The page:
The Bike: Choosing and Outfitting it

What to Ride

You've decided - you're going to do it, you're really going - somewhere! You know where you're going, or at least I hope you do, so you just need to decide what you're going to ride.

What "style" of rider are you? Do you want to stick to the pavement as much as possible, take it easy and enjoy the scenery, or does the idea of testing yourself to the limit on what passes for roads in the remotest parts of Africa turn you on?

To travel long distances many people think you need the latest and greatest GS style bike, with all the gadgets, GPS, monster fuel tanks, heavy duty this and super strong that to travel anywhere away from home. But you don't. Whatever you have now, whatever "style" it is, will probably do fine. It will go around the world. Maybe a little slower, maybe a little more repair work, and you may have to pick your route carefully - but it will make it.

People have ridden across continents and around the world on everything you can think of, from Honda 50's, Vespa and Honda scooters, Velocettes, Hendersons, Harley-Davidsons, Honda Fireblade/CB900RR, Yamaha R1, Honda Gold Wings, to highly modified BMW's and KTM's.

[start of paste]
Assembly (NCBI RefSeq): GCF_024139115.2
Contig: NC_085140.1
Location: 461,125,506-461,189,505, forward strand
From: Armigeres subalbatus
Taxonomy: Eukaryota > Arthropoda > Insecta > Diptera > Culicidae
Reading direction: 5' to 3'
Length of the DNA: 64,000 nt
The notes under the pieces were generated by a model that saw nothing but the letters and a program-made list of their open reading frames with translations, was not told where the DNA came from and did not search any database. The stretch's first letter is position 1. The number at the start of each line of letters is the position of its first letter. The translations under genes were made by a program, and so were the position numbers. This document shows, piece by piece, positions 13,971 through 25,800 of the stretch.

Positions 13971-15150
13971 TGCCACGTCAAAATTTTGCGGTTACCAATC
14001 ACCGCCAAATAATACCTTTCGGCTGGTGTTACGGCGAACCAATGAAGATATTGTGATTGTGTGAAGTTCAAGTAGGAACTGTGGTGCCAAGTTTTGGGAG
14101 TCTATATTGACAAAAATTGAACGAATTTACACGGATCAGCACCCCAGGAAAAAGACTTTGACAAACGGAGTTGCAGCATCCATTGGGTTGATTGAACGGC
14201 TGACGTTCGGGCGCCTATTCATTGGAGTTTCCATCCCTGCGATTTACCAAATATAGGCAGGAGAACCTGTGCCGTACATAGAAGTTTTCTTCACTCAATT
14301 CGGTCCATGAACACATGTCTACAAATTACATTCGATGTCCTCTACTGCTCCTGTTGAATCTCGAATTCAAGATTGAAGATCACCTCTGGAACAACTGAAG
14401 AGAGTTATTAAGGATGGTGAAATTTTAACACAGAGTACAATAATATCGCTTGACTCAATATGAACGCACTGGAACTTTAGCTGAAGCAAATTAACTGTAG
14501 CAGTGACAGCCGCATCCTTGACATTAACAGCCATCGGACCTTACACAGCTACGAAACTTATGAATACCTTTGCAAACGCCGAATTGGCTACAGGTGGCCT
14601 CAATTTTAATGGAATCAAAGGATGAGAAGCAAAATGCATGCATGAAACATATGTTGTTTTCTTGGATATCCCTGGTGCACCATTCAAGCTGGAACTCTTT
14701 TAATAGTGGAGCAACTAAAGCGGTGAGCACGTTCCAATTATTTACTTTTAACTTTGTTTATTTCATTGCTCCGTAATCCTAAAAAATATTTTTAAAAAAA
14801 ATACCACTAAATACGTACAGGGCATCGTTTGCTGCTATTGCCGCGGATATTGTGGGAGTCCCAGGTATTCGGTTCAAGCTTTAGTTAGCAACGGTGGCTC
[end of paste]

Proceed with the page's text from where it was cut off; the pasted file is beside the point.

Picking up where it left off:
One rider told me that his idea was to ride the cheapest thing he could find as far as it would go, sell it for whatever he could get and buy another one - cheap. His idea of expensive was US$250.

Ryan Wagner and Dan Koengeter rode from the USA to South America on two old 1980's Honda CB550 street bikes, and ended up selling them in Bolivia at the end of their trip, totally trashed - for US$200 more than they paid for them!

Some popular bikes for solo travel are the Yamaha Tenere / XT500/600 etc series, BMW F650, R80/100GS, R11xxGS, Suzuki 650 singles, KTM Adventure, Honda XL600 series, Honda Transalp and Africa Twins, Kawasaki KLR650, and of course many more less popular but still successful bikes.

Two around the world

When a couple decide to go travelling together, one big question that often arises is; "One bike or two?" There have been many discussions on the Bulletin Board on this, with some people absolutely convinced that two bikes is the best, while others think one bike is best.

The real decision usually comes down to the skill levels of both. If both are experienced riders then two bikes will probably be best. If one is not very experienced, then unless they can get a lot of riding practice in, I think it's best to go two-up. An inexperienced rider on a heavily loaded bike in Cairo or Delhi traffic is very much at risk, much more so than someone with plenty of experience. How much experience is enough is a decision you need to make between you.

If you're going to take two bikes, the biggest and strongest piece of advice we can give is to have both bikes the same! I've seen many couples travelling together, he's on a big fast bike, and she's on a little bike. It's difficult to ride at the same pace, she's always struggling to keep up and getting frustrated, he's annoyed she's so slow, and when they hit the tough stuff she wonders what's taking him!